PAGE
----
Planning Your Bitch’s C-Section
What should I do before her surgery?
Three days before her surgery, please apply an Adaptil (DAP) collar. These come in 2 sizes, and emit a pheromone that we believe helps with maternal skills, for 4 weeks.
A day or 2 prior to her surgery, you may wish to bathe her if you can do so safely. This means she will be cleaner for surgery and for taking care of her puppies. You may also wish to shave part of her abdomen; we will shave only the additional coat required for a sterile surgery field.
Please feed her dinner the night before her surgery but no food the morning of her surgery. She may have access to water until she is ready to travel to our office. If she is on any medications, she may have those the morning of her surgery, with only enough canned dog food or cheese to coat the tablet. Ask if you have questions about specific meds. Please do not use any topical flea and tick products on her within 1 week of her due date. She should have her Adaptil collar placed on her 3 days prior to her c-section.
What should I bring along the day of her surgery?
Please bring the following with you to her c-section, for safe transport of your bitch and new litter home:
1. Your cell phone.
2. A tarp to cover the seats or floor of the car/van.
3. A large crate for the bitch.
4. Blankets and towels.
5. Heating pad and inverter to run the heating pad.
6. Laundry basket or ice chest to take the pups home in.
7. DeeLee mucus trap in case she whelps en route.
What happens the day of my bitch’s c-section?
She will have the following procedures done by our highly trained technical staff:
1. Evaluation for active labor.
2. Radiographs (x-rays) and/or ultrasound.
3. A small area on her front leg will be shaved for this.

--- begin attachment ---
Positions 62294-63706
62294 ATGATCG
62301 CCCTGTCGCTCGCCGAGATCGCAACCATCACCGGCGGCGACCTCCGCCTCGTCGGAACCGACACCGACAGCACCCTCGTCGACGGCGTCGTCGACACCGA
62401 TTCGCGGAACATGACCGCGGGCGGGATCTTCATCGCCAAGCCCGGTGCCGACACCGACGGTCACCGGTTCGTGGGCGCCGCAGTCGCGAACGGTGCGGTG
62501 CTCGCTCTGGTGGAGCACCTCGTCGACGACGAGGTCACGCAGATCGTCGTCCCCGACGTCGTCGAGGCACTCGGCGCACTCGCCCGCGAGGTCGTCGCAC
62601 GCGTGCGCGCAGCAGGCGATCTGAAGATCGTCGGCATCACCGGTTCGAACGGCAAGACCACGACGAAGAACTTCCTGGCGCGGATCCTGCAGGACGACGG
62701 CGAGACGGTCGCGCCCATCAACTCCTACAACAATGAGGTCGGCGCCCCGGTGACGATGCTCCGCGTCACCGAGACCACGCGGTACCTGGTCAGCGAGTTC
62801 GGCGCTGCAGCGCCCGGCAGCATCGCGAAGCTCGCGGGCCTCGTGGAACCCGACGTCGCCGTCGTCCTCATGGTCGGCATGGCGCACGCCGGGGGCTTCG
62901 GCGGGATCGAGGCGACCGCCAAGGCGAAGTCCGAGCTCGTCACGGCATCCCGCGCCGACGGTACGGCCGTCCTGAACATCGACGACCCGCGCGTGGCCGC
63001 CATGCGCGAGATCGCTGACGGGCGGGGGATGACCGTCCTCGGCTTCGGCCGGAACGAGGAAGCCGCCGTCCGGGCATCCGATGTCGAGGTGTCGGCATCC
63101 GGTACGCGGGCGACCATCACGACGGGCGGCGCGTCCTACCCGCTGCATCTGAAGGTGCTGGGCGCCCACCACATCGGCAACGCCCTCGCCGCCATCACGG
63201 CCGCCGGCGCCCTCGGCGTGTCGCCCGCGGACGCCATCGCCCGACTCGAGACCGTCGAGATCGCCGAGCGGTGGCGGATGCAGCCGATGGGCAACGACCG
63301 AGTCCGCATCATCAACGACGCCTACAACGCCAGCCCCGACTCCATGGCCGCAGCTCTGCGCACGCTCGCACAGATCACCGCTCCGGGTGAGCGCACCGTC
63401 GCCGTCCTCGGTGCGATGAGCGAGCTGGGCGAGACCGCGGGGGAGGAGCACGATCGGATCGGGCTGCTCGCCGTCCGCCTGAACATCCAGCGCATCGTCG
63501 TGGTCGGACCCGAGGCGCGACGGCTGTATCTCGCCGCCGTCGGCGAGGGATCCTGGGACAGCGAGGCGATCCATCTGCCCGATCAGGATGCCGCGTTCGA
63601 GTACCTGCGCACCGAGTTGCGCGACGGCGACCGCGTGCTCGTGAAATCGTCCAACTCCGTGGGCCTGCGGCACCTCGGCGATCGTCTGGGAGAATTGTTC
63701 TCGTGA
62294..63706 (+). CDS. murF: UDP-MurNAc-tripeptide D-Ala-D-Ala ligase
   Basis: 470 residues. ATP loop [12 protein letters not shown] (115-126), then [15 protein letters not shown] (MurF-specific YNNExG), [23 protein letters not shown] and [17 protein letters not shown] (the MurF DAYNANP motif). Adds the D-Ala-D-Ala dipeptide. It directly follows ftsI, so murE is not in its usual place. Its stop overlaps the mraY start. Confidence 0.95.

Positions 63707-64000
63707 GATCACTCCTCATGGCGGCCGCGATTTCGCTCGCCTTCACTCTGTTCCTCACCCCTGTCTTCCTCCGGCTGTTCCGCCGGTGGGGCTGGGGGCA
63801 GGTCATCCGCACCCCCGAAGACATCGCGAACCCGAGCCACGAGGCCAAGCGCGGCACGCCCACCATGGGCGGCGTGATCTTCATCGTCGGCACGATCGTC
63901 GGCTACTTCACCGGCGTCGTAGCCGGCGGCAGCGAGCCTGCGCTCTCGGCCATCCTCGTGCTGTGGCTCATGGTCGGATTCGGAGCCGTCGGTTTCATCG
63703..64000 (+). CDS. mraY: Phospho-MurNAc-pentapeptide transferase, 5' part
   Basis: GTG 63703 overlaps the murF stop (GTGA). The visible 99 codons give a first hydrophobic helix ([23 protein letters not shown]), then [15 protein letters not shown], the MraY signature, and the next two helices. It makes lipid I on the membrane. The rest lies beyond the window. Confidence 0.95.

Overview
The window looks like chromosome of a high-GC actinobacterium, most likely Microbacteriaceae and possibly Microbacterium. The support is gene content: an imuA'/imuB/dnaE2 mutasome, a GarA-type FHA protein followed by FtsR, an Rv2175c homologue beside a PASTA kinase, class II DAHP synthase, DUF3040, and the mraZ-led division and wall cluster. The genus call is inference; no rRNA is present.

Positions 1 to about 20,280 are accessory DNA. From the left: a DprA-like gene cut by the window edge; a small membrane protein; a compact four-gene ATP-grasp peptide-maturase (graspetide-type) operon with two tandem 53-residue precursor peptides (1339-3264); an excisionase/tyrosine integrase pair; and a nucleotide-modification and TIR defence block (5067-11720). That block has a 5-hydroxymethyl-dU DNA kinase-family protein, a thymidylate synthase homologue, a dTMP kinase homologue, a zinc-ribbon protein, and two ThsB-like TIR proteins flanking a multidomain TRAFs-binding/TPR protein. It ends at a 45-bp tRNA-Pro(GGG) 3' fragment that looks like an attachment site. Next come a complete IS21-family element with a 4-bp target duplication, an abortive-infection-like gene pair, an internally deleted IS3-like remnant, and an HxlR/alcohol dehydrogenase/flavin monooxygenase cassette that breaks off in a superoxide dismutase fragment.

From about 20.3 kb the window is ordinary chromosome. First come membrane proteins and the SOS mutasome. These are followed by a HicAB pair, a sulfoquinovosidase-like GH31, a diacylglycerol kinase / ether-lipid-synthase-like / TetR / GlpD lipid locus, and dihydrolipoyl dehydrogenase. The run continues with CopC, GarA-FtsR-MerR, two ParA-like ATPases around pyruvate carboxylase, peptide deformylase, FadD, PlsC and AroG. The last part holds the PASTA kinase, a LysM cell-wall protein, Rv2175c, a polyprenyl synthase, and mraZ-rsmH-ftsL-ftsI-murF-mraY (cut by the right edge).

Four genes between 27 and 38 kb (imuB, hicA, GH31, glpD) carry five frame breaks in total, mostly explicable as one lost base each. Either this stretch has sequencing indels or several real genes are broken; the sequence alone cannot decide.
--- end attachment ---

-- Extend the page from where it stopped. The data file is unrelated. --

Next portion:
4. Medications ordered by the veterinarian caring for her.
5. Shaving for her surgery.
6. Blood tests drawn and ran
7. Wrapping her tail
What happens during her surgery?
You are welcome to stay throughout her time with us. At times, she will be moved to areas of the hospital for her care; however, you may be with her as much as possible based on her needed care and that of other patients and clients in our hospital at the time. If you prefer, you may leave and return after the pups are delivered to take all home. We do not provide attended overnight care for bitches or puppies so will require you to make arrangements for this care in your home.
Our highly trained staff is very skilled at neonatal resuscitation and care and we ask you allow the staff to do what they do well without interference as the first few minutes of life require specific and well-orchestrated care for maximal puppy survival outcomes. We have developed systems and protocols that are highly effective in assuring the best possible outcomes for your puppies and bitch. Once the pups are stable and thriving, you may participate.
After the pups are resuscitated, the staff will remove placentas, begin umbilical cord care, proceed with record keeping, and treat any pups with medical conditions as directed by the veterinarian. They will be moved to one of our incubators.
After the bitch’s surgery is completed, she will be moved to our surgery recovery area. She will be on IV fluids, a heart monitor and will be monitored by our staff until she is recovered. If possible, we will assist you in helping her pups nurse for their first meal.
What do I need to prepare before surgery?
In advance of your scheduled c-section, we recommend you have your whelping area ready.
• Having a quiet warm area of your home for the nursery.
• Whelping nest or other heated area.
• Wading pool.
• Whelping and neonatal care supplies:
• Rectal thermometers.
• Room thermometer
• Heat source, avoiding heat lamps as they're fire hazards.
• Puppy formula.
• Tincture of iodine for umbilical cord care.
• Puppy scale.
• Record keeping system for weights, temps, urine, etc.
• Marking system for puppies – avoid neck bands.
• Feeding tube.
• Medi-nurser baby bottle.
• Bulb syringe and DeeLee Mucus trap.
• Disinfectant for the whelping box. m. Dewormer.
Thanks to Dr. Marty Greer for sharing this valuable content from her Breeder’s Library
Her book “Canine Reproduction & Neonatology” is invaluable to breeders and is available on Amazon.